In the 1960s, Bishop Yost traveled to France to attend a World Mennonite Conference and a World Council of Churches Conference in Geneva, Switzerland. During these travels, he was also attracted to some old windmills which were converted to wayside chapels by the simple addition of a steeple. They were often referred to as “Paux Mulon” or “Mill of Peace.” These and other such encounters inspired Bishop Yost to dream of a more ecumenical and interfaith chapel situated in his hometown; Aspen, Colorado.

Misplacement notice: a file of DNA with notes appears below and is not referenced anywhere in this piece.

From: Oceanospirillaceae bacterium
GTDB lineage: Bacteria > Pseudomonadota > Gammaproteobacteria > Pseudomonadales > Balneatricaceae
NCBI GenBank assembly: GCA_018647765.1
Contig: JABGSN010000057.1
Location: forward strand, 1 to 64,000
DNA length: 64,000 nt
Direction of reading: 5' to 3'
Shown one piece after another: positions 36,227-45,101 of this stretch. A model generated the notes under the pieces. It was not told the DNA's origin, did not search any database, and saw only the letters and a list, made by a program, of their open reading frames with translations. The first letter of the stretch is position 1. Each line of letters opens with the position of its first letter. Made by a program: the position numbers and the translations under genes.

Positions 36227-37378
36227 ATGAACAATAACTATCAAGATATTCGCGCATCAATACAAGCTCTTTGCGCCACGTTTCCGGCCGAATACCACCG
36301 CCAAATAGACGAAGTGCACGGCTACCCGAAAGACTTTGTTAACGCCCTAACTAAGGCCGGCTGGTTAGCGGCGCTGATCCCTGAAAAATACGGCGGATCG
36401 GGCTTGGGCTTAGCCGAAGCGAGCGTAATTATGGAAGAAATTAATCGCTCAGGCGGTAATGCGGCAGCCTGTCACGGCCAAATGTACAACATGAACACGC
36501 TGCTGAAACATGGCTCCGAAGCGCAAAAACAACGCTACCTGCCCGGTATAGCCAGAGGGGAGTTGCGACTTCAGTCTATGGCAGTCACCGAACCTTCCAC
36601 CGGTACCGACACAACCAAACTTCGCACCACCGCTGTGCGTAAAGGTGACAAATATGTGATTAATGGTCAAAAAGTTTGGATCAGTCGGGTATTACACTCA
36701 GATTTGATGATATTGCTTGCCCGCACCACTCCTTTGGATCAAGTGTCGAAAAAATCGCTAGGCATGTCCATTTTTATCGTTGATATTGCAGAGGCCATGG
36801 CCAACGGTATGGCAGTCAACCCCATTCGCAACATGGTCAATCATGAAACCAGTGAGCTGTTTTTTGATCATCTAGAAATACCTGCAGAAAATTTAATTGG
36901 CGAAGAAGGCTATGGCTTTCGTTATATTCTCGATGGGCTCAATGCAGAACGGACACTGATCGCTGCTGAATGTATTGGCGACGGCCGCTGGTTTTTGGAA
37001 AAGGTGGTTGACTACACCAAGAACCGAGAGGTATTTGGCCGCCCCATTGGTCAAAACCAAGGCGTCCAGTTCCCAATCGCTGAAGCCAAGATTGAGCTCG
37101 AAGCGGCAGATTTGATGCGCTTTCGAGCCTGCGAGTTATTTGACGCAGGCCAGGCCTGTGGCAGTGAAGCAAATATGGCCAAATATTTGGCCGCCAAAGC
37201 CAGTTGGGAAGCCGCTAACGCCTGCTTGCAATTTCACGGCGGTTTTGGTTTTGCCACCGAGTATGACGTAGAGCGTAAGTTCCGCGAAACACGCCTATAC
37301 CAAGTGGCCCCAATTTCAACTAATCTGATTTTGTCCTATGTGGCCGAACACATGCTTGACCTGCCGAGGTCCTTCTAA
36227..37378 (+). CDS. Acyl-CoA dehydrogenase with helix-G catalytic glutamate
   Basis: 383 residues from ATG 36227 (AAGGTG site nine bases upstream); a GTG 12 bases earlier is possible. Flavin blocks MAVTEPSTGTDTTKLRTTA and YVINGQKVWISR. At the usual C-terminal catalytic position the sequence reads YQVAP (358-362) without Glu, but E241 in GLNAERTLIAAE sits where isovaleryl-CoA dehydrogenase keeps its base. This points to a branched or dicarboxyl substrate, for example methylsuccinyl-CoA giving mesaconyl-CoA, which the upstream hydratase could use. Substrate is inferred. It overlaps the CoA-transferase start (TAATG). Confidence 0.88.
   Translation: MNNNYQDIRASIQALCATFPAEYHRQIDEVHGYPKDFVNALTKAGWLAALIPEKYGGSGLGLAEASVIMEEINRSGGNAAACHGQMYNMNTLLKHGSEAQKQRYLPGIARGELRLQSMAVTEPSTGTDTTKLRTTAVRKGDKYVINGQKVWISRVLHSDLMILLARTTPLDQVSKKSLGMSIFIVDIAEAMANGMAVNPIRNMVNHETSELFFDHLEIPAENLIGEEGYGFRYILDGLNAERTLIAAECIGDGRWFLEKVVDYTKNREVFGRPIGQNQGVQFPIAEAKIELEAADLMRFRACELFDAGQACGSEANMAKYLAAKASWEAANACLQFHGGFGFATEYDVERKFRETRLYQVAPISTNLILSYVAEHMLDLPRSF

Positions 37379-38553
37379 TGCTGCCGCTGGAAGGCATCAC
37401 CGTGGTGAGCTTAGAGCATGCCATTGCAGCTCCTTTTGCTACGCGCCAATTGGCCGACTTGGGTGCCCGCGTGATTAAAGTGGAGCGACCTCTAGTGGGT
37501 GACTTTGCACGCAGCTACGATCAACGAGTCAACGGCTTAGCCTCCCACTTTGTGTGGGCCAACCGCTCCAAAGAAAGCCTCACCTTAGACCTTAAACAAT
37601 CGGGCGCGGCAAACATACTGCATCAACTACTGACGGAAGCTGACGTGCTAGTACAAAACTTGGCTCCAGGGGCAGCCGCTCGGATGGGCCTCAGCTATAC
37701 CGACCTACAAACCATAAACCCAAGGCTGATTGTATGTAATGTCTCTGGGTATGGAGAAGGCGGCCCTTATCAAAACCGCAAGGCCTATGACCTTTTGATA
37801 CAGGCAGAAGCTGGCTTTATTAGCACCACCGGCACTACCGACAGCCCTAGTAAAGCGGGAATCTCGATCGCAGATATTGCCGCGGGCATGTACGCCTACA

Plans for the Chapel began in 1966. The articles of corporation were signed on December 21, 1967. The first board of directors consisted of Erving Yost and eleven other members and representatives from different religious backgrounds.
The Chapel was founded on an inclusive form of Christianity’s mystical tradition; now however, it has no formal denomination and allows exercise of rights to find wisdom wherever that be in Taoism, Buddhism, Islam, Hinduism, Judaism or none of the mentioned before – Making the Chapel a spiritual home for everyone.